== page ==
Sleep apnoea. This is most common in overweight individuals, although anyone can be diagnosed. Sleep apnoea causes a person to awaken throughout the night because they stop breathing, a surprisingly common condition. People with sleep apnoea who do manage to sleep, wake up feeling exhausted as they did not get enough oxygen during the night.
Depression. One of the most common causes of insomnia, and the irony is the less you sleep, the worst it gets. To break the cycle, consider talk therapy and / or medication.
Menopause. Try natural sepia to combat hot flushes during the night.
Medications – read the inserts that come with your medications to check if they are affecting you.
Chronic pain, restless legs or any other physical causes you are conscious of – do see your doctor for a full medical.
Overcoming insomnia using biology
Magnesium. Perhaps one of the most effective supplements you can take, using a high dose before sleeping will make you drowsy and assist your nervous system in recovering from stress. Magnesium is highly underrated, but is crucial for overall well-being. Experiment with different types in order to prevent diarrhoea. Magnesium should be taken with calcium to be absorbed.
Calcium – a deficiency in calcium can cause restlessness and wakefulness. 600 mg. is recommended.
Vitamin B supplement – vitamins B6 and B12 are especially important. Note that these vitamins also assist with depression and nervous system functioning.
Omega fatty acids. The benefits of Omega 3 supplements are so numerous that everyone really should be taking them. Omega 3 oil is essential to mental and physical well-being.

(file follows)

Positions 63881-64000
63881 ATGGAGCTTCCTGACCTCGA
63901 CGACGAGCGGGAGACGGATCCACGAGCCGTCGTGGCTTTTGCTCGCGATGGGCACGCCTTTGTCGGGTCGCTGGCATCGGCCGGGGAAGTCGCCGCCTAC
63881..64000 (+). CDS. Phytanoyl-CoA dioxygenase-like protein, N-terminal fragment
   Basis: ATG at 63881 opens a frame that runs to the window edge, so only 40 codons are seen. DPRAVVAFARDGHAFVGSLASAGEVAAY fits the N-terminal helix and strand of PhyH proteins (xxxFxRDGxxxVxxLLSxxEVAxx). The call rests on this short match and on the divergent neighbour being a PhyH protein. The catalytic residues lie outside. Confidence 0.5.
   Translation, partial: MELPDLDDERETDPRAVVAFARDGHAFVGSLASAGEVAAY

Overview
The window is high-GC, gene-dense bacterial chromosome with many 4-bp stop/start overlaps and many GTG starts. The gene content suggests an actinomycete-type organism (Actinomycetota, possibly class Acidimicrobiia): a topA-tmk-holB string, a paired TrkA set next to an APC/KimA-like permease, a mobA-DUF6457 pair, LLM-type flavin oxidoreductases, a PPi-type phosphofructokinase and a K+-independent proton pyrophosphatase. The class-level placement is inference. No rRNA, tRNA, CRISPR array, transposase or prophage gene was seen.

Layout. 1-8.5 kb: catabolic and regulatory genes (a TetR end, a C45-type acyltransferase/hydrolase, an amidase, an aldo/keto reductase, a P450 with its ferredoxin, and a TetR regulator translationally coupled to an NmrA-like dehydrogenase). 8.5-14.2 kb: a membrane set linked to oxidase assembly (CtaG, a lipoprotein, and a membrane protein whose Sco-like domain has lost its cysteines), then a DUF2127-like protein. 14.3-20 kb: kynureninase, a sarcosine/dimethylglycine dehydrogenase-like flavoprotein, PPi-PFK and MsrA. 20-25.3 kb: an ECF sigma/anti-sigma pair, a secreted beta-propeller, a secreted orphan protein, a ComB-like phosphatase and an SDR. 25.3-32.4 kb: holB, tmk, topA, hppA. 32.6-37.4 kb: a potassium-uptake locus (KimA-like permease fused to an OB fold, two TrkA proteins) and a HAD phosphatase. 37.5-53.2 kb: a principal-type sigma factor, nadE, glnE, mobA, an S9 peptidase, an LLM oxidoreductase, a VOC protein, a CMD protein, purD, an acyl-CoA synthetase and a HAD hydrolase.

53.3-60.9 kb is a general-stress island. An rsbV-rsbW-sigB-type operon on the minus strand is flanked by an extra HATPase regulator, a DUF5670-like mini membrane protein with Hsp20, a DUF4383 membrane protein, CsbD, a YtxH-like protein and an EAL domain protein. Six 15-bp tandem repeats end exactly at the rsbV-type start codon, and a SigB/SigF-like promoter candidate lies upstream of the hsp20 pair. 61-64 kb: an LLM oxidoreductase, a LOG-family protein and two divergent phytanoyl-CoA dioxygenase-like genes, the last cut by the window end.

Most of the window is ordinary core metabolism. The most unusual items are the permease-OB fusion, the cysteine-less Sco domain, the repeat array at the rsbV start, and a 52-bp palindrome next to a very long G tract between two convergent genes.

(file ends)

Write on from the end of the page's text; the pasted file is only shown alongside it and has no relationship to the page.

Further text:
Melatonin. You can buy this in any pharmacy and taking a melatonin supplement before retiring can trick the body into sleep and help break the cycle. Melatonin is controversial as a supplement, and some experience unpleasant side effects. It can also have an adverse reaction with certain medications and if you have certain health issues including diabetes. Don’t take it for longer than a week at a time to prevent dependency. Here is all the information you will need to consider taking melatonin: www.medicinenet.com/melatonin-oral/article.htm
Potassium. If you can’t sleep because of cramps, increase your potassium intake by eating half an avocado a day. Magnesium can also assist in this regard.
Chamomile tea – a powerful natural tranquiliser, Chamomile has no adverse affects and is very useful in calming the mind.
Valerian root – this very stinky root extract can be purchased from a health shop or pharmacy and made into a tea that also acts as a natural tranquiliser.
Lavender oil on your pillow – many people claim the scent of lavender on their pillow and in their bath before retiring helps ease them into the land of sheep.
Caffeine might be affecting you more than you imagine. Eliminating caffeine or reducing it to one or two cups before 11am might just do the trick.
Don’t go to bed hungry, but also avoid a large meal two to three hours before retiring.
Eating carbs such as oats and cereal before retiring can boost tryptophan levels and also assist in making you drowsy. Do be careful of potential weight gain from overeating.
Those were some simple suggestions to experiment with to get started. In our next article, I shall discuss physical and psychological measures you can implement to address sleeplessness.
And there you have it…. Sweet dreams everyone!